Maybe when the Energy Information Agency came out with their price projections for now until the end of the year in their latest Short-Term Energy Outlook, they should have adjusted for inflation. Or at the very least they should have adjusted for the dollar. I am only half kidding. The EIA predictions might have been right on when the dollar was falling out of bed, saying the price of West Texas Intermediate crude oil will average about $76 per barrel this winter which is through the October-to-March period. Of course remember they made this prediction before the beleaguered dollar started to show some life. They also did most of the work prior to the better than expected monthly jobs report.
Now with oil more focused on weak demand growth and an improving employment picture, oil seems to have broken down to its old trading range which is more likely between $75 and $65. Further out the EIA said the monthly average will dip to $75 early next year then rise to $82 per barrel by December 2010 on the assumption that U.S. and world economic conditions continue to improve. Yet are they right about that last statement? Will oil go higher if the economy in the US and the world improve or is it possible we may still go lower?
Remember that the major reason oil is trading anywhere near current levels is because of the weak dollar. As the economy improves, interest rates will go up and that should put pressure on oil. The price of oil, like the economy as a whole, is being supported by outside means. Even the former peak oil bulls and other formerly wildly bullish analysts are coming to that same conclusion. The economy and the price of oil have training wheels on. At some point when the Fed gets some confidence that they can stand on their own, those wheels will come off. When they do we know there will be a fall in price but then eventually the price and the economy will start to ride on its own. Still the EIA forecast for US GDP is a modest 1.9 percent in 2010 and world oil-consumption-weighted real GDP grows by 2.6 percent. Perhaps they feel that this growth is not going to be enough to see much higher interest rates.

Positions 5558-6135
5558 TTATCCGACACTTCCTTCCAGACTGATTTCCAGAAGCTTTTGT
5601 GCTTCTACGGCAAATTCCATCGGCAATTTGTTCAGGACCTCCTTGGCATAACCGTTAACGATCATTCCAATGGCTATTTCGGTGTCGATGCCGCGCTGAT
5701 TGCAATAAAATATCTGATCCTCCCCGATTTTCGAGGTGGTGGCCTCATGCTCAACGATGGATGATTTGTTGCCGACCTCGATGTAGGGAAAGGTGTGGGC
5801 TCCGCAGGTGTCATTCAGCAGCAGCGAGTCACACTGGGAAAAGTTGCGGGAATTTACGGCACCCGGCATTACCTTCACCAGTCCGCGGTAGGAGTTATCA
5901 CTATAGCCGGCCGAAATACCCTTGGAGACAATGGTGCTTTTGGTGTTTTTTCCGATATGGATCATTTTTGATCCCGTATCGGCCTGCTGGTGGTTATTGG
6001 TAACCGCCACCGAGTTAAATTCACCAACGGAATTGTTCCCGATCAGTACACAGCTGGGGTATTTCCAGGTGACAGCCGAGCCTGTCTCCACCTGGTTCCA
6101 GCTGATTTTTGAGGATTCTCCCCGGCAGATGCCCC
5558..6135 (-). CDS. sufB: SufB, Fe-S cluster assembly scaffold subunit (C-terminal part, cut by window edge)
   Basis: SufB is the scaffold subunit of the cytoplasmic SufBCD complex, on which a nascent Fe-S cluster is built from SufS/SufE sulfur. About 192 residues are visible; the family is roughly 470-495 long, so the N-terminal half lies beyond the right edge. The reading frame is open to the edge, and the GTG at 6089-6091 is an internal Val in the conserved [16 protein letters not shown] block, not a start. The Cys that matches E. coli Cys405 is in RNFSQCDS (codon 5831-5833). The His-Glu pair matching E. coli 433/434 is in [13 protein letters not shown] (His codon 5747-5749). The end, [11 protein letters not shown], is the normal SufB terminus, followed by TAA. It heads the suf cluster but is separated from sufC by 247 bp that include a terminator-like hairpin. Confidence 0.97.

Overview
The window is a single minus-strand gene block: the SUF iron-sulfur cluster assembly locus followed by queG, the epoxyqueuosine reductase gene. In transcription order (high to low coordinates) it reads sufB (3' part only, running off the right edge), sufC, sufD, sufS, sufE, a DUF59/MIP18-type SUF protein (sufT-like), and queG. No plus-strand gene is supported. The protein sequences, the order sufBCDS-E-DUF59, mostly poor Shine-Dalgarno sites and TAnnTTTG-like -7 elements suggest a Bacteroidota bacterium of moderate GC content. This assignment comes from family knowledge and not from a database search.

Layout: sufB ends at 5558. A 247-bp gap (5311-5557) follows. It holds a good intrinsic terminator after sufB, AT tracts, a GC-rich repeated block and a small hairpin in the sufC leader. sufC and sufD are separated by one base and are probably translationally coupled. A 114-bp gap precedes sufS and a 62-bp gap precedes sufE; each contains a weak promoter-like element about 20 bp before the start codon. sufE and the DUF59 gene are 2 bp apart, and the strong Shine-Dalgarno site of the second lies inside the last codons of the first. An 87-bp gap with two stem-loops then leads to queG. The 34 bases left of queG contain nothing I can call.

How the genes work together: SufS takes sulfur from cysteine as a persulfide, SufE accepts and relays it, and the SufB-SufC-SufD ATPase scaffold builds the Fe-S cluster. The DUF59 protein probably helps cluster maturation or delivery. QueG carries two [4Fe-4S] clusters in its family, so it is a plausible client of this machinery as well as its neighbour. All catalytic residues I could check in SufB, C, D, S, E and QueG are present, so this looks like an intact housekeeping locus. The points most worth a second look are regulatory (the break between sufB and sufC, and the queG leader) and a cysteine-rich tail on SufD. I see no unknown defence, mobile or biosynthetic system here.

Today, oil is getting a boost by a surprise drawdown in crude supply as reported by the API yesterday. The API reported that crude oil supplies fell by a shocking 5.82 million barrels. Now I know at this time of year the industry likes to draw down supply for tax purposes but 5.82 million barrels stills seems like a pretty big drop. Distillates, according to the report, rose by 1.01 million barrels and gas supply fell by 753,000 barrels.
That brings us back to the Short Term Energy Outlook. The EIA says that rising crude oil prices contribute to an increase in the annual average regular-grade gasoline retail price from $2.35 per gallon in 2009 to $2.83 in 2010, as pump prices approach $3 per gallon during next year's driving season. Projected annual average diesel fuel retail prices are $2.46 and $2.96 per gallon, respectively, in 2009 and 2010. Average household expenditures on heating oil this winter are expected to increase to $1,911 from $1,864 last winter. Projected average household expenditures for propane of $1,700 this winter are almost 13 percent lower than last winter's $1,950.
For natural gas the EIA expects the annual average natural gas Henry Hub spot price for 2010 to be $4.62 per thousand cubic feet (Mcf). This represents a $0.67-per-Mcf increase from the estimated 2009 price of $3.95 per Mcf. Natural gas working inventories reached a new record-high level of 3.837 trillion cubic feet (Tcf) on November 27 as mild weather throughout much of the country contributed to uncommon storage builds for most of that month. Projected average household expenditures on natural gas total $778 this winter, compared with $889 last winter.
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